Cocaine Blues

This cozy mystery (326 pages) was published in April of 2006 by Poisoned Pen Press. The book takes you to 1920s Melbourne. Melissa read Cocaine Blues and loved it; it wouldn't be on our site if she didn't recommend it.

Cocaine Blues

Phryne Fisher Mysteries

Kerry Greenwood

The Honorable Miss Phryne Fisher (that’s FRY-nee to rhyme with briny) is stubborn, witty, true of heart, an unapologetic feminist, and able to shoot a villain at 30 paces while dancing the tango. She stands for all that is good — and controversial — in 1920s Australia.

Rather than dither away her days in her luxurious Melbourne manor, Miss Fisher has succumbed to her natural curiosity and fashioned herself a lady detective. She’s also provided a home to a collection of ragtag outcasts that form her endearing found-family: a couple of taxi drivers, orphans with sticky fingers but good souls, housekeepers stoic in the face of midnight escapades, and a stray black cat and dog.

With a loving wink to golden-age mysteries, the crimes in these novels tend to be bloodless with twists and turns of plot to keep you guessing. But unlike a traditional cozy, there’s plenty of sex, sarcasm, and sass as Miss Phryne tackles each caper with aplomb.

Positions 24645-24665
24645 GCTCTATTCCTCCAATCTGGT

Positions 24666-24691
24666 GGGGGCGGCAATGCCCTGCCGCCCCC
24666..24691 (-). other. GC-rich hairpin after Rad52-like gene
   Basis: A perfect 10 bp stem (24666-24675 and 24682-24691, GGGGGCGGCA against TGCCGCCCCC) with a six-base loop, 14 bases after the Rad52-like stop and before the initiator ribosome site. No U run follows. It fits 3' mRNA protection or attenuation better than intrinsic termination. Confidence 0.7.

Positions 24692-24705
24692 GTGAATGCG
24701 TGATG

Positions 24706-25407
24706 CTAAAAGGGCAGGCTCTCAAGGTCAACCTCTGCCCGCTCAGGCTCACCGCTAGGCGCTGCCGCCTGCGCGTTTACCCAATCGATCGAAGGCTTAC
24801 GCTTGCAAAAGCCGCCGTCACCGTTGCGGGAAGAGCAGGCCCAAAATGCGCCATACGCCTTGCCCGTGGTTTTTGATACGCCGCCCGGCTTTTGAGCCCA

In this novel — the first installment in the 20-book series; no need to read in order — Phryne is bored with the London season, all those dull dances and blathering colonels. When she’s invited — by one of the aforementioned blatherers — to poke her elegant nose into a mystery in Melbourne, she can’t resist. Soon she’s checked into the glamorous Hotel Windsor and mingling with local society. But it’s not all champagne and caviar.

Phryne uncovers a plot that includes, in no particular order, Turkish baths, twin Russian ballet dancers, smuggled cocaine, a prostitution ring, corrupt cops, socialist wharfies — who are the good guys — and an illegal abortion racket.

But, as Phryne is involved, there’s always reason to hope for a happy outcome, as well as plenty of flirting, thrilling escapades, fabulous fashions, and humor in the face of danger. Just another day in the life of Miss Phryne Fisher.

A young man in one’s hotel bedroom is capable of being explained, but a corpse is always a hindrance. — Kerry Greenwood

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